Assessment of Brain Magnetic Resonance and Spectroscopy Imaging Findings and Outcomes After Pediatric Cardiac Arrest

JAMA Netw Open. 2023 Jun 1;6(6):e2320713. doi: 10.1001/jamanetworkopen.2023.20713.


Importance: Morbidity and mortality after pediatric cardiac arrest are chiefly due to hypoxic-ischemic brain injury. Brain features seen on magnetic resonance imaging (MRI) and magnetic resonance spectroscopy (MRS) after arrest may identify injury and aid in outcome assessments.

Objective: To analyze the association of brain lesions seen on T2-weighted MRI and diffusion-weighted imaging and N-acetylaspartate (NAA) and lactate concentrations seen on MRS with 1-year outcomes after pediatric cardiac arrest.

Design, setting, and participants: This multicenter cohort study took place in pediatric intensive care units at 14 US hospitals between May 16, 2017, and August 19, 2020. Children aged 48 hours to 17 years who were resuscitated from in-hospital or out-of-hospital cardiac arrest and who had a clinical brain MRI or MRS performed within 14 days postarrest were included in the study. Data were analyzed from January 2022 to February 2023.

Exposure: Brain MRI or MRS.

Main outcomes and measures: The primary outcome was an unfavorable outcome (either death or survival with a Vineland Adaptive Behavior Scales, Third Edition, score of <70) at 1 year after cardiac arrest. MRI brain lesions were scored according to region and severity (0 = none, 1 = mild, 2 = moderate, 3 = severe) by 2 blinded pediatric neuroradiologists. MRI Injury Score was a sum of T2-weighted and diffusion-weighted imaging lesions in gray and white matter (maximum score, 34). MRS lactate and NAA concentrations in the basal ganglia, thalamus, and occipital-parietal white and gray matter were quantified. Logistic regression was performed to determine the association of MRI and MRS features with patient outcomes.

Results: A total of 98 children, including 66 children who underwent brain MRI (median [IQR] age, 1.0 [0.0-3.0] years; 28 girls [42.4%]; 46 White children [69.7%]) and 32 children who underwent brain MRS (median [IQR] age, 1.0 [0.0-9.5] years; 13 girls [40.6%]; 21 White children [65.6%]) were included in the study. In the MRI group, 23 children (34.8%) had an unfavorable outcome, and in the MRS group, 12 children (37.5%) had an unfavorable outcome. MRI Injury Scores were higher among children with an unfavorable outcome (median [IQR] score, 22 [7-32]) than children with a favorable outcome (median [IQR] score, 1 [0-8]). Increased lactate and decreased NAA in all 4 regions of interest were associated with an unfavorable outcome. In a multivariable logistic regression adjusted for clinical characteristics, increased MRI Injury Score (odds ratio, 1.12; 95% CI, 1.04-1.20) was associated with an unfavorable outcome.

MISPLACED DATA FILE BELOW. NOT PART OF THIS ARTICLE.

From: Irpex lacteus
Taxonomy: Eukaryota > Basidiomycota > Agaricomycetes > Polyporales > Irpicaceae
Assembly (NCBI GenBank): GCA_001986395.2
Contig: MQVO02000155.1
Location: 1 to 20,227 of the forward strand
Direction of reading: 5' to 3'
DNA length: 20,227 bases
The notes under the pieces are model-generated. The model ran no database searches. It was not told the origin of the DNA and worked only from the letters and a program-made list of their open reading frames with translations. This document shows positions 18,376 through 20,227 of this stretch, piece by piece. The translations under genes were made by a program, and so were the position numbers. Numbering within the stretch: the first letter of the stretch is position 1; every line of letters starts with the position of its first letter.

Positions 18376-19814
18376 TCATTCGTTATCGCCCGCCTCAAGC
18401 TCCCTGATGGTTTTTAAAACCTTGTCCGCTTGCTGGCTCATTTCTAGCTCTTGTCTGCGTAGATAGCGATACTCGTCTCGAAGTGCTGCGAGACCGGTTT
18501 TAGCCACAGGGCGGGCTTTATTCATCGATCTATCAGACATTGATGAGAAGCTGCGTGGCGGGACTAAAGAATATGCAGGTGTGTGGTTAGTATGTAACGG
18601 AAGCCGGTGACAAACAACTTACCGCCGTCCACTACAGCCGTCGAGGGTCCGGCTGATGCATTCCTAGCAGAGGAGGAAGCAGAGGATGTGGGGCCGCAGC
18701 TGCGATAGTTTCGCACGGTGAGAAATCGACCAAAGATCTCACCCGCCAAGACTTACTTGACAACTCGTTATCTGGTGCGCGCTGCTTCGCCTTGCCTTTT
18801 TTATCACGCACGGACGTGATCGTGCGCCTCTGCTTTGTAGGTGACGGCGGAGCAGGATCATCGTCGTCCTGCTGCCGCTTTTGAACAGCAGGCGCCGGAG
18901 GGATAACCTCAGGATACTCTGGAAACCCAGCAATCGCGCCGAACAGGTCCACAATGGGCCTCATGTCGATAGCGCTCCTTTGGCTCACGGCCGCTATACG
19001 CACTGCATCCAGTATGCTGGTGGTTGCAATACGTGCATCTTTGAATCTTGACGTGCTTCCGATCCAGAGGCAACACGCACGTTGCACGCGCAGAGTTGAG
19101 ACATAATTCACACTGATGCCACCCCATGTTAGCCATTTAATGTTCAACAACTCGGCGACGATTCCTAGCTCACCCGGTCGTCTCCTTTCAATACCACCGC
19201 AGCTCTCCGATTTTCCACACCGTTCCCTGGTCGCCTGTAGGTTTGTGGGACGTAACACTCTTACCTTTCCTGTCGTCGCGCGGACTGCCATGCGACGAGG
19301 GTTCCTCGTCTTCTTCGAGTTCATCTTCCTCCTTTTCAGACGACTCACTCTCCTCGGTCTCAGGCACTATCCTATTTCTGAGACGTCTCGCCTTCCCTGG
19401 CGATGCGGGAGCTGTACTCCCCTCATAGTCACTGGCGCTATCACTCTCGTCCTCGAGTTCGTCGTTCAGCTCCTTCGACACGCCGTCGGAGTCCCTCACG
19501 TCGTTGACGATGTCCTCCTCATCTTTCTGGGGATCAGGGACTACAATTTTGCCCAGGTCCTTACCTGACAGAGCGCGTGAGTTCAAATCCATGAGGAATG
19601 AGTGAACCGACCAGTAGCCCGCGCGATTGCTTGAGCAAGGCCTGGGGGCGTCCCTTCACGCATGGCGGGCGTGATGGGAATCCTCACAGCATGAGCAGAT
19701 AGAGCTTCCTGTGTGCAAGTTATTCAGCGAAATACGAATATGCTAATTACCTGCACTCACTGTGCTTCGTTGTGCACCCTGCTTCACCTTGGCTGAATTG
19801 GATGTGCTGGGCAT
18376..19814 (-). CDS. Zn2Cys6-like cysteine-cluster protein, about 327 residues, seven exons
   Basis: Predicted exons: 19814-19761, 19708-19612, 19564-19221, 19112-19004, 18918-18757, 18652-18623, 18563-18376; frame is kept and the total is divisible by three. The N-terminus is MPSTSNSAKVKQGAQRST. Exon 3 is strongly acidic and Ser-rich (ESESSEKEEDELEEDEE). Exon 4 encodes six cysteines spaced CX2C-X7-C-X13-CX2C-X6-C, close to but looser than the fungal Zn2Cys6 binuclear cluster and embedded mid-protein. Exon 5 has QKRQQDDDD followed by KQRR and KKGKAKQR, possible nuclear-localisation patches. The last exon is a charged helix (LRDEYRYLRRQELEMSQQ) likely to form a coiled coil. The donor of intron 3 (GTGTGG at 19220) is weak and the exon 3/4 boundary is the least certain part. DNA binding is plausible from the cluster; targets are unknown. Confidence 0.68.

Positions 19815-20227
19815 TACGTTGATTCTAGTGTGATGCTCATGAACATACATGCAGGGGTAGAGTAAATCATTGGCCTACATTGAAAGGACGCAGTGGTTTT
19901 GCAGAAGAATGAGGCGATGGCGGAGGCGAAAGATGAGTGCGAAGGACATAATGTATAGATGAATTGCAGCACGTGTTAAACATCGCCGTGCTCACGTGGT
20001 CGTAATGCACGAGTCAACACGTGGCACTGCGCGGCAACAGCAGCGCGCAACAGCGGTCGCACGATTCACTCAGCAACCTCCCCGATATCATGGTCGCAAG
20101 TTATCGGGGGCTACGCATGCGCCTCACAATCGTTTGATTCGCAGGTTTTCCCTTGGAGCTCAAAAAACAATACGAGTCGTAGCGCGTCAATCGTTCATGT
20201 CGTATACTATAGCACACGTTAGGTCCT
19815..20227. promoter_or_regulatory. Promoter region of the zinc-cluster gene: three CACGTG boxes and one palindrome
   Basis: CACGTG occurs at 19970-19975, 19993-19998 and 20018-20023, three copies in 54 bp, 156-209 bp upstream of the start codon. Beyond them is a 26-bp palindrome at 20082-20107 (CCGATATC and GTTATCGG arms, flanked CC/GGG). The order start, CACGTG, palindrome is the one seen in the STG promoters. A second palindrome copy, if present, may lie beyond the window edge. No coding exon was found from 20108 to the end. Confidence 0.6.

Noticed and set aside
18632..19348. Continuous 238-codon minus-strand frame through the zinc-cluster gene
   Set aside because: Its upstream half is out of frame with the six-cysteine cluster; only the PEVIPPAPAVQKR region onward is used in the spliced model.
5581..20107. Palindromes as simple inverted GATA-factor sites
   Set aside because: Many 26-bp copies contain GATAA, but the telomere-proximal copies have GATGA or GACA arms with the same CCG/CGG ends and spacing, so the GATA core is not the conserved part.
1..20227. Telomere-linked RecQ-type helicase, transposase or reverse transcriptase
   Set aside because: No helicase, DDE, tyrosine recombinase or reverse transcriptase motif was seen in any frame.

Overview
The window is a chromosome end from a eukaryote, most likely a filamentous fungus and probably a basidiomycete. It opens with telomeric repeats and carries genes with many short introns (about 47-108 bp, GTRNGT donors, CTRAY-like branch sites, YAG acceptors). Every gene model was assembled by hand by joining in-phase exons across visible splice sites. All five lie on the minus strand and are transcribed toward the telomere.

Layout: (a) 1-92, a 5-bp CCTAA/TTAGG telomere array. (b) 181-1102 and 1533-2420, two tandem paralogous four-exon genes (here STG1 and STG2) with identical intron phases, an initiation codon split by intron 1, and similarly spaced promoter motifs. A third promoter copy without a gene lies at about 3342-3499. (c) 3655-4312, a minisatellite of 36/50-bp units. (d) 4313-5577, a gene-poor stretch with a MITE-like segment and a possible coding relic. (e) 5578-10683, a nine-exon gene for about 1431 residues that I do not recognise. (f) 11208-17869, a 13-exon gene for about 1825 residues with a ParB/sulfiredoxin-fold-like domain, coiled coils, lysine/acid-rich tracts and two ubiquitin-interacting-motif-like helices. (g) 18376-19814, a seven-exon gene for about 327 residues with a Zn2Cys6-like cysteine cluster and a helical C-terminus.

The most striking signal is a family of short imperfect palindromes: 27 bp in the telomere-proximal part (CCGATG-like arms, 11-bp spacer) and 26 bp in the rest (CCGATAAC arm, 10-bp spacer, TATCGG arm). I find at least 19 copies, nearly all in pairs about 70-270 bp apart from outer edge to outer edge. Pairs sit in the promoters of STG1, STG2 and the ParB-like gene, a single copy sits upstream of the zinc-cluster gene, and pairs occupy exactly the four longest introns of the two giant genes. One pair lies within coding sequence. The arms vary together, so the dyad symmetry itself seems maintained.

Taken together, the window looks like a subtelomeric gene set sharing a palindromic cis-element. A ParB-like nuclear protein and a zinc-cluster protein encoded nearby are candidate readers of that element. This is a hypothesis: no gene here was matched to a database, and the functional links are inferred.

Conclusions and relevance: In this cohort study of children with cardiac arrest, brain features seen on MRI and MRS performed within 2 weeks after arrest were associated with 1-year outcomes, suggesting the utility of these imaging modalities to identify injury and assess outcomes.

Publication types

  • Multicenter Study
  • Research Support, N.I.H., Extramural

MeSH terms

  • Brain / diagnostic imaging
  • Child
  • Cohort Studies
  • Female
  • Humans
  • Infant
  • Magnetic Resonance Imaging*
  • Magnetic Resonance Spectroscopy
  • Out-of-Hospital Cardiac Arrest*